How to get this photo: The Iconic Arctic

I’m pretty sure it’s just me, but I love this shot I took last winter up in Churchill, the Polar Bear Capital of the world, and the lesser appreciated Northern Lights Capital of the World.  Nevertheless, even if this photo doesn’t make the cover of a travel magazine, I love looking at it, and isn’t that what’s truly important?  For the sake of instruction, though, there are several techniques of note that will help you with both general travel photography as well as photography in the arctic, should you be headed up there anytime soon on a photography expedition.

  • First, get yourself a little free time during the day to explore your surroundings. This is often built into dedicated Northern Lights photography tours, but if you are on your own, be sure to save a little bit of the day to slow down, which helps you to look at things differently.
  • Next, when in and around towns, villages, and other inhabited areas, no matter how sparsely, try and find things that “you’re not going to see elsewhere”. In this case, it was the uniquely simple hotel sign, seemingly nailed to the outside of an airplane hanger-style building, that called out to me and said “hey, we’re not in Kansas anymore.”  The next thing here is that said entrance to “Iceberg Inn” was a bit blocked by snow, after a night of gusting winds and 12 foot snow drifts around town.  The contrast between the blue siding, white snow, and interesting sign is visually appealing and also tells a great story.  Definitely one of those times when a picture says a thousand words.
  • Now that you’ve found your scene, it’s time to make sure you capture it right. This goes for both camera settings and general composition.  Here’s where another post of mine can come into handy when trying to figure out how to meter your camera for heavy snow environments.  In this case, there is a lot of white in the photo, and cameras don’t do so well with that.  No matter how fancy of a camera you have, the camera thinks it’s too bright, as nearly a majority of your shot is stark white.  Thus, your camera will try and darken the snow.  This is fine, if you like that look, of gray snow.  However, it was indeed stark white and I wanted to show that.  Thus, I actually overexposed the shot so that everything was brighter than the camera might have wanted.  As a result, I got what I wanted – crisp, bright, brilliant snow.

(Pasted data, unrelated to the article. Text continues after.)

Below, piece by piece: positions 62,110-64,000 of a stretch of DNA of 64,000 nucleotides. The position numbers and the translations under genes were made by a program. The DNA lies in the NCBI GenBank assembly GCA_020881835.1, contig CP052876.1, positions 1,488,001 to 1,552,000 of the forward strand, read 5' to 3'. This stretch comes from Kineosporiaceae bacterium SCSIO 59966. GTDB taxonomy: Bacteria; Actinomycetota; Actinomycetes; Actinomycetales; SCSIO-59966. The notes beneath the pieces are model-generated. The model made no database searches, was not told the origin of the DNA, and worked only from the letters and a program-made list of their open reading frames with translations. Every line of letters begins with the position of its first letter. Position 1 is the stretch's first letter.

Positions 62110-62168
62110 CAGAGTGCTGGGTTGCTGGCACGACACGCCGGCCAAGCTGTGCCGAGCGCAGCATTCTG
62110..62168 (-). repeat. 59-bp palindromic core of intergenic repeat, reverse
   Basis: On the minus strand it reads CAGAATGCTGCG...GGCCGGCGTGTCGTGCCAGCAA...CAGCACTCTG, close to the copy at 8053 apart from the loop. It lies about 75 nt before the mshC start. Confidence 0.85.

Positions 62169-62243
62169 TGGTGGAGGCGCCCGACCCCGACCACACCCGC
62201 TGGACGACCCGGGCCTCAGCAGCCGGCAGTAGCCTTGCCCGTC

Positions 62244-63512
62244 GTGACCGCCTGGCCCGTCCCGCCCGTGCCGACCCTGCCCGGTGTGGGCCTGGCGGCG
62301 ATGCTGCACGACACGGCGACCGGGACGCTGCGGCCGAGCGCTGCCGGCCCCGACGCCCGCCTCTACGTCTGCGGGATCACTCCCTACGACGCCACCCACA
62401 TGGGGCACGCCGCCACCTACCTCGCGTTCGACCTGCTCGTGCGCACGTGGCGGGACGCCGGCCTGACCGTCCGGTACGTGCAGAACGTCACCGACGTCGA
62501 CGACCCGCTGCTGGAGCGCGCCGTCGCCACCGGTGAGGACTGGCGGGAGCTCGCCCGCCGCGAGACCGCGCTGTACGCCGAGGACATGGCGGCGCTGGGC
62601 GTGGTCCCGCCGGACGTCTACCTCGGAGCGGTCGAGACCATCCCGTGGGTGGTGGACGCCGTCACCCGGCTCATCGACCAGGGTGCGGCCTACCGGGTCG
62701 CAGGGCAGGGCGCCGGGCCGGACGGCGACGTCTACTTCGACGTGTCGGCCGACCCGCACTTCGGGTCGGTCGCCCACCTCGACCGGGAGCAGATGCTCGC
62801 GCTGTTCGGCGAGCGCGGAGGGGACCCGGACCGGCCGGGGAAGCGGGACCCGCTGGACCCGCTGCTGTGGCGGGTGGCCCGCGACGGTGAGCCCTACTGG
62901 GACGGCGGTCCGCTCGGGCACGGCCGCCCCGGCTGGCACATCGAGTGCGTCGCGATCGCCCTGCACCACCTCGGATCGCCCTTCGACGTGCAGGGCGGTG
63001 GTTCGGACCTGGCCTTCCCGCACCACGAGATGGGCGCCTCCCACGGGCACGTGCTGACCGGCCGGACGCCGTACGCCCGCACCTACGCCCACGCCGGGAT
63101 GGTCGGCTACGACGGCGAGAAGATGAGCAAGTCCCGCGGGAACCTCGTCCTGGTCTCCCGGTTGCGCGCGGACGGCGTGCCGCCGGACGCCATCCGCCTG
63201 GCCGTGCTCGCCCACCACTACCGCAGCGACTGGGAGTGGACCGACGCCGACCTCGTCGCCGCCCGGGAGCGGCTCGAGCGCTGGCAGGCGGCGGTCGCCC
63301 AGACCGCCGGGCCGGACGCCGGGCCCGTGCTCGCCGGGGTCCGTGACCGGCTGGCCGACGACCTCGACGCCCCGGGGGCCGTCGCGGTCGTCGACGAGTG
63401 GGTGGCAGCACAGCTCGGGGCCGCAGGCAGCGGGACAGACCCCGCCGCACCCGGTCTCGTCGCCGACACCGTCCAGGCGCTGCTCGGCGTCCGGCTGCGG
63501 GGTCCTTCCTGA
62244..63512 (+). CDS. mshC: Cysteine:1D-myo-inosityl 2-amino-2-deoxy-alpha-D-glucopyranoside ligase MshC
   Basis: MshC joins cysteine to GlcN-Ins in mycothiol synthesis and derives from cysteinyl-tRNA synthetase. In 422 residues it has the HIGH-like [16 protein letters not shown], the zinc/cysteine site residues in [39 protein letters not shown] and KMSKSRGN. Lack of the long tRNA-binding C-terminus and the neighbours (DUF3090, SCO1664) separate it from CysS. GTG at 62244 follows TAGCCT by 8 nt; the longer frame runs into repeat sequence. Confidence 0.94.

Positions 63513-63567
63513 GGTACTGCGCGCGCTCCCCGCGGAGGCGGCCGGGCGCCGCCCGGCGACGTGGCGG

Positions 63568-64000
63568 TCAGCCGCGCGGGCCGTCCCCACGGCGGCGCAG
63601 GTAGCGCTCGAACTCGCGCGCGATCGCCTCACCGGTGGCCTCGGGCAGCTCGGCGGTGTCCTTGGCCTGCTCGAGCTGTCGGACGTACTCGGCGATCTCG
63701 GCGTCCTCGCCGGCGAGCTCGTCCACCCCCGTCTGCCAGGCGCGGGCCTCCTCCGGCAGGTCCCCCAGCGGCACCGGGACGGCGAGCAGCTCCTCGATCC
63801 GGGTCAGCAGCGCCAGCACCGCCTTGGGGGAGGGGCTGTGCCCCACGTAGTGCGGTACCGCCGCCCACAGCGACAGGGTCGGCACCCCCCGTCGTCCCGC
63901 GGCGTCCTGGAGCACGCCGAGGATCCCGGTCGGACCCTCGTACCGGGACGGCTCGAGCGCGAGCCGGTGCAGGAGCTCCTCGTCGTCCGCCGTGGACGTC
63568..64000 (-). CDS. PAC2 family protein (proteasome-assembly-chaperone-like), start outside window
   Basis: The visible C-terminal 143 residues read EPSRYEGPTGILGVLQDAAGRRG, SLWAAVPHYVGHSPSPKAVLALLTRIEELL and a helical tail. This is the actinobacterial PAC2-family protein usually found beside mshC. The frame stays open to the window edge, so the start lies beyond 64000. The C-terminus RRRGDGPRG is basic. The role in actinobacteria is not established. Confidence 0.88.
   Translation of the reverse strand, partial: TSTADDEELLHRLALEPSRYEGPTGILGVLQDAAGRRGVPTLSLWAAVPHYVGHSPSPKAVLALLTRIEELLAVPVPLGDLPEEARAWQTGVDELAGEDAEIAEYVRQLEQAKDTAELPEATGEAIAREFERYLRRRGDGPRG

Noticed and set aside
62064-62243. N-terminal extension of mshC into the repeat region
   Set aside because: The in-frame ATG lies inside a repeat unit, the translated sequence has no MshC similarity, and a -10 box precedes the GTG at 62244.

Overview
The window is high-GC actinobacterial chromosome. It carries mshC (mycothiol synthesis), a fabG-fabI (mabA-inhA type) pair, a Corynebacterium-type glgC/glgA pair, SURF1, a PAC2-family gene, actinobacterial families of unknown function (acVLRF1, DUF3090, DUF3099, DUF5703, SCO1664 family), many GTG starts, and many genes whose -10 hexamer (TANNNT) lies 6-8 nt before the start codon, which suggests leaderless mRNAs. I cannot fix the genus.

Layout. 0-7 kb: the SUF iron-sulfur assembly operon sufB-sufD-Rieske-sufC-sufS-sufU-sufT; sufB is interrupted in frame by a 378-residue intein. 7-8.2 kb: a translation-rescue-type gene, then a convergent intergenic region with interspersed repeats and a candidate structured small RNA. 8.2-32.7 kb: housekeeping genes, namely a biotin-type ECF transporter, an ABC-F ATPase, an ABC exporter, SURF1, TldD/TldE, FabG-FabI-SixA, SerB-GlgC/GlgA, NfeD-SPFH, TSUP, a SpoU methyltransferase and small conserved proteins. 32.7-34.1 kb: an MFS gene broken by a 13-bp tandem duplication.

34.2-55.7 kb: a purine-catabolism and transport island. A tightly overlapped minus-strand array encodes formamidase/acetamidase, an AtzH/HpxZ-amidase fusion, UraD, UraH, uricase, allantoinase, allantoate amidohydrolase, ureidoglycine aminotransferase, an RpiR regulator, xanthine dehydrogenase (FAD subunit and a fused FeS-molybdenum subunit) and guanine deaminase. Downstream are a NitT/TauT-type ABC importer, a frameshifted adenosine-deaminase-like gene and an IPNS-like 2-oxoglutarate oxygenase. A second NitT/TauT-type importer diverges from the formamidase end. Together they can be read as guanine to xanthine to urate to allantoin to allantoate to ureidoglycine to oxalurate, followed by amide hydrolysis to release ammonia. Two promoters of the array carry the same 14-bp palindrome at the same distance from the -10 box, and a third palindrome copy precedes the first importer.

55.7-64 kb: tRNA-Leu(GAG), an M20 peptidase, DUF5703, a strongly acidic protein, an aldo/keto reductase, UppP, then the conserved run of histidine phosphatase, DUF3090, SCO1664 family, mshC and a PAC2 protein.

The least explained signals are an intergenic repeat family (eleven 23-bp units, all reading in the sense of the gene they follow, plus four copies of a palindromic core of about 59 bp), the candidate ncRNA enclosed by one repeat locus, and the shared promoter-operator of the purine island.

• Next to settings, the composition of your photo is key. There are many many ways I could have composed this shot.  However, because of the patterns jumping out to me right away, with the prominent vertical lines and symmetrical shapes of the hand railing and door, I aimed for a symmetrical composition, such that the door and sign are in the middle, and railing on either side.  This goes against one of my traditional rules of not putting your subject in the middle of the shot.  However, I always say that if you can justify it, then rules are meant to be broken.  Here’s a classic case of such.
  • Lastly, fire away! Take a few shots at different exposures.  While you can easily lighten, darken, and crop your photo after the fact, it’s always best to get the shot as close to what you want it to be in-camera.  And plus, here’s one of those rare cases when the door and building aren’t going to run away from you, so you can be patient, and so will your subject, in order to get the shot you want.

Go forward and give it a shot,